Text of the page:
The same year that a company called Netscape commercialized something called a browser, Corey Rich removed the passenger seat of a beat-up Honda Civic and hit the road, hoping to climb as much as possible and to capture it on film. He was several courses away from completing a college degree, but he’d served as a photographer of the local newspaper. As a young man, he was equally captivated by photojournalism and adventure sports, especially climbing. Although (then) not naturally outgoing, he had a knack of connecting with climbing partners that were. The willingness to live the stories he wanted to tell through photography got him some early magazine covers and Patagonia ads. These, in turn, led to more professional work for spanning media, tourism, apparel and gear makers.
At their best, images tell stories. In the context of climbing, these might be about virtuosity, courage, or simply getting in over your head. These are the images that shake us loose from our moorings. (They might also sell climbing gear.) With each image, Rich tells us about the technical aspects of the photography/videography, interesting in their own right, along with a narrative of how the image came to be. At the heart of this is the journalistic/artistic demand to capture the essence of a story, but not be the story. To do this high up the Salathe headwall is, unquestionably, high art.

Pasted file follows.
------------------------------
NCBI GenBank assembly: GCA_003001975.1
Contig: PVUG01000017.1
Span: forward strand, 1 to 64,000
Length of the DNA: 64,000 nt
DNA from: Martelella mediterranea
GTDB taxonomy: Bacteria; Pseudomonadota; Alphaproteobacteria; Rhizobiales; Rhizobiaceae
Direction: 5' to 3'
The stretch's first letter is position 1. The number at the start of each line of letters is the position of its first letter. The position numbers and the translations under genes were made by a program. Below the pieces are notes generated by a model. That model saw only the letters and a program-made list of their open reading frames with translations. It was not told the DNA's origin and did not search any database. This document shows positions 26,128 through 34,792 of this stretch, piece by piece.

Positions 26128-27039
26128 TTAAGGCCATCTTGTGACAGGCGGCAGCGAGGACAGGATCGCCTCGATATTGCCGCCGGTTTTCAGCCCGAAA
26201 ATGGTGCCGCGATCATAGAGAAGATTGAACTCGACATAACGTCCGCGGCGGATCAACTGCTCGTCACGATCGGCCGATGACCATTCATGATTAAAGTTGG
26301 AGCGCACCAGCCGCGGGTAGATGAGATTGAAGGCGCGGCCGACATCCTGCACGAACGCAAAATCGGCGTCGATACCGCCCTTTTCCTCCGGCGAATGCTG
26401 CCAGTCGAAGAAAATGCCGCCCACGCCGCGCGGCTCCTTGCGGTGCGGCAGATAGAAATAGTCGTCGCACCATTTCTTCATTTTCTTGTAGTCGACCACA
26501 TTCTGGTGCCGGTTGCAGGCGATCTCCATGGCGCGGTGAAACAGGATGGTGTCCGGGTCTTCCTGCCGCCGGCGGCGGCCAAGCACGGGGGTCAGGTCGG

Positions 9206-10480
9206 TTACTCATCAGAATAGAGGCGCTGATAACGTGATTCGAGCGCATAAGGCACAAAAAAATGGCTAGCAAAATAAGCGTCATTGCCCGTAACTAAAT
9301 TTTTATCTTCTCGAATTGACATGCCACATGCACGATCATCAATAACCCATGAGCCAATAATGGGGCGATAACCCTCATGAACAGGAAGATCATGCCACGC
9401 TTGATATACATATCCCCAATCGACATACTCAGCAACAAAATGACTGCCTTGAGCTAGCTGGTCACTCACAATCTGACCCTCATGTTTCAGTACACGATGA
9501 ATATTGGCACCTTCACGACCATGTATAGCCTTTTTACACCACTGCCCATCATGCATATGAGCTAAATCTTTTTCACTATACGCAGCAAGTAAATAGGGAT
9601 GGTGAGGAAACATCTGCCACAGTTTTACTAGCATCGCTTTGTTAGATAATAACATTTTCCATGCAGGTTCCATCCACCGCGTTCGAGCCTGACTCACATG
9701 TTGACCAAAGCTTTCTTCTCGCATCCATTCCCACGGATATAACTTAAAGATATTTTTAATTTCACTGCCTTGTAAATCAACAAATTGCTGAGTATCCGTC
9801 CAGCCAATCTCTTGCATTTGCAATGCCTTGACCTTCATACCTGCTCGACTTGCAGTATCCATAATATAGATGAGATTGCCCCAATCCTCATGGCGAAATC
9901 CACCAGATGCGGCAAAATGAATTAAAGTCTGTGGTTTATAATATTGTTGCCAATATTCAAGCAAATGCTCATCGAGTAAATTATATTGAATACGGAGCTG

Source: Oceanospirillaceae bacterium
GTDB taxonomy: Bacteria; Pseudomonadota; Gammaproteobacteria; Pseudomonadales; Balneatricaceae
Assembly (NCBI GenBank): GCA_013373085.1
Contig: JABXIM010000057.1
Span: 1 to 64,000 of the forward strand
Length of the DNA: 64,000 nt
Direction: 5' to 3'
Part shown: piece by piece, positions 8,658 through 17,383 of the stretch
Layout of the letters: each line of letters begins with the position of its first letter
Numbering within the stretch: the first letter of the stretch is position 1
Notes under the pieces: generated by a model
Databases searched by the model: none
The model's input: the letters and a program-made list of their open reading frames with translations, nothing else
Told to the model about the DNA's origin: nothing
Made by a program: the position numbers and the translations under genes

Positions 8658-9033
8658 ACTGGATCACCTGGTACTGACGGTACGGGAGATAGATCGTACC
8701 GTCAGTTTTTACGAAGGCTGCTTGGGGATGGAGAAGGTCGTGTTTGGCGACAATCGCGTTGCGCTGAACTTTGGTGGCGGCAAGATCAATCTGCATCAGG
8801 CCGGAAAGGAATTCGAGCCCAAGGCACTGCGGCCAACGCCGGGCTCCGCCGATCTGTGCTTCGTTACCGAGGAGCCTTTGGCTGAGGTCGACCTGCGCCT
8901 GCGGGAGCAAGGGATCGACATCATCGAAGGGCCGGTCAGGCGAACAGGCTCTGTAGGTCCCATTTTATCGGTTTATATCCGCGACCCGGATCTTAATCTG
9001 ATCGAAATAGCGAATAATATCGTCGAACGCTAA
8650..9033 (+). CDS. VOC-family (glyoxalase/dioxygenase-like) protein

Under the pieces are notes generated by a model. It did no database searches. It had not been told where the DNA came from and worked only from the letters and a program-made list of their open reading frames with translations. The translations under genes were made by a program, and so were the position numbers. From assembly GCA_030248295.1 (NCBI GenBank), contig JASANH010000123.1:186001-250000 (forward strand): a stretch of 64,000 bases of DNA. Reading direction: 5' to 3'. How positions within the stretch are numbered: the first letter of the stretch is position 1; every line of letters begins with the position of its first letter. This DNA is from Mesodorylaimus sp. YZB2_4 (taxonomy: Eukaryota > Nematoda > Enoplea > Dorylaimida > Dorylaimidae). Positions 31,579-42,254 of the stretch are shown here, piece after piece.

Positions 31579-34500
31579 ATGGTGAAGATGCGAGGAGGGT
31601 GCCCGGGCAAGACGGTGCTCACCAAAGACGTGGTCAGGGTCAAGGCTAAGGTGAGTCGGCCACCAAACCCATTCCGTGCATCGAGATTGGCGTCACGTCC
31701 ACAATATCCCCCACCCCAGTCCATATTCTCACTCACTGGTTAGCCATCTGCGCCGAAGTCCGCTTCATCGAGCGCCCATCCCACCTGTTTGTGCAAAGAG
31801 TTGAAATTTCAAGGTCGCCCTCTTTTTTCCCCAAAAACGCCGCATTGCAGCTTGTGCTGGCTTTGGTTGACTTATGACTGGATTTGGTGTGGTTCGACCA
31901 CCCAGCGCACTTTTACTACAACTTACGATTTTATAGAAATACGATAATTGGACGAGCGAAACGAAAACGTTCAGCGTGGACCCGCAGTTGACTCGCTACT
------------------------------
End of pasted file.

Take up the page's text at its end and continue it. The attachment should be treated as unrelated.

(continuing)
Rich constantly asks the question: what makes this image compelling? Has the story it’s telling been told before? Does it challenge our assumptions about the sport? Does it make us think differently, about climbing, about the nature of experience? There are also the very real commercial considerations that form the backbone of a life in adventure photograph that are brought into focus, so to speak.—tom Valis